Back home, I corresponded with the friendly folks operating KLSC and booked a cottage. Before long I was on a flight back to Miami which is quick and easy compared to most other Caribbean destinations which normally involve a lay-over, customs, ferry, taxi, etc., not to mention the significantly more expensive price tag. By 11am, an hour after landing, four hours after taking off we were in the Keys provisioning at a Publix conveniently located within walking distance to KLSC.

The cottage was just right in its own unique way. Again, this place is, by design, not for everyone. There’s a Marriot down the street for those seeking a resort experience. This place is for the rest of us. The cottage, although dated, was well thought out so as to be useful unlike so many rentals we’ve travelled through. For instance, they come with coolers to take sailing, a toaster, real coffee maker, and other non-essential items that make life easy. Outside we had a hammock, grill, picnic table, and clothes line. Alas, KLSC is not about the lodging. It’s about time in, on, and around the water. I threw the bags down, changed into trunks and began rigging up a Sunfish.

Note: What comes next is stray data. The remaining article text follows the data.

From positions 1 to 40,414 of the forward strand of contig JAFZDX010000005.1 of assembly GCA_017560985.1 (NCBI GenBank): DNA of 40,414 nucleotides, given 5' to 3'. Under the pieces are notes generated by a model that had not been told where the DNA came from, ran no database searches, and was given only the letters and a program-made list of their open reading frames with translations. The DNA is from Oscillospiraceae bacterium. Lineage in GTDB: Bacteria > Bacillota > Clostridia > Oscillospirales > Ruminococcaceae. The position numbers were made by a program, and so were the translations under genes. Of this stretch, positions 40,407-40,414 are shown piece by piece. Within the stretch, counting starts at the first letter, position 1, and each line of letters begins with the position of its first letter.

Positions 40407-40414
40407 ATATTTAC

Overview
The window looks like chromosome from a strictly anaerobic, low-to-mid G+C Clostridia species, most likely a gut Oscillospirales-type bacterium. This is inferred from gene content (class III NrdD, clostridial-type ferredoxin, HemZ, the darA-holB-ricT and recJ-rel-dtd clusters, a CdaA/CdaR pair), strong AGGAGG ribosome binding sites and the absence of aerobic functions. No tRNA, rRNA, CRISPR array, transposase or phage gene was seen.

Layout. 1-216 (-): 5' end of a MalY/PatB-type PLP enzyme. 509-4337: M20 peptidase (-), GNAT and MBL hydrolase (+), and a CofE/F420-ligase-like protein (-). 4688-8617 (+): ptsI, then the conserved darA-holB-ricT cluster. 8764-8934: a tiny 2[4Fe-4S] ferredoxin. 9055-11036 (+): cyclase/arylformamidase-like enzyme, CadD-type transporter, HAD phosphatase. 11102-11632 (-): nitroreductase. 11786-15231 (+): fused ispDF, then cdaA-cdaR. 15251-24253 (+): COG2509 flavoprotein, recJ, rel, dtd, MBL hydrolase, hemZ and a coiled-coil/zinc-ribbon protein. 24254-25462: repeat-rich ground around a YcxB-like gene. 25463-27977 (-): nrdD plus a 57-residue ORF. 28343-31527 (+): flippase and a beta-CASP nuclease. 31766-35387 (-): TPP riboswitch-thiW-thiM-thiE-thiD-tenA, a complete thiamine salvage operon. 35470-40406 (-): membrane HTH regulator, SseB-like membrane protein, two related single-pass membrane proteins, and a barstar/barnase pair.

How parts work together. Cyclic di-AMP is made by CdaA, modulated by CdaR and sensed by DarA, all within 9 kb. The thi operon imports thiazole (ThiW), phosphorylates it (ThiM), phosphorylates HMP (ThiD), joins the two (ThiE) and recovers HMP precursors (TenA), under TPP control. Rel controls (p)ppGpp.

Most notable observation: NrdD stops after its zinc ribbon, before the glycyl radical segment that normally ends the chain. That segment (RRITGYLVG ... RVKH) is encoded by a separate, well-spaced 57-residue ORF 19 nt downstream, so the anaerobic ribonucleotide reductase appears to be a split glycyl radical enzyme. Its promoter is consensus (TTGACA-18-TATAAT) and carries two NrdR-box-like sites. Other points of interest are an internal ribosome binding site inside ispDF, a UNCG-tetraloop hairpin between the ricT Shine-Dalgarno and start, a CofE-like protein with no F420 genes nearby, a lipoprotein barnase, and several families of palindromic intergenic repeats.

A Catalina 22 was later assigned to us (all cottage rentals come with one) for the duration of our stay. KLSC, being an ASA sailing school as well, provided a thorough briefing on the boat and cruising grounds, safety gear, chart, etc. To compliment the large fleet of Catalina 22s, KLSC offers paddle boards, kayaks, Sunfish, a Hobie Cat, snorkeling gear and more all included in cottage rental cost. Buttonwood Sound is part of the Florida Bay, between mainland Florida and the Upper Keys, and extends west to the Gulf of Mexico. These are shallow and relatively protected waters which makes the swing-keel Catalina 22s an ideal pocket cruiser and/or day sailor. Once out past Porjoe and Whaleback Keys, the sandy bottom creates a beautiful sea-foam turquoise setting which among other things, reminded me very much of the Bahama’s Abaco Islands: line of sight navigation, shallow water, gentle sea state, and moderate winds all easy to manage in comparison to some other Caribbean destinations with ocean swells, deep water, and strong trades blowing through.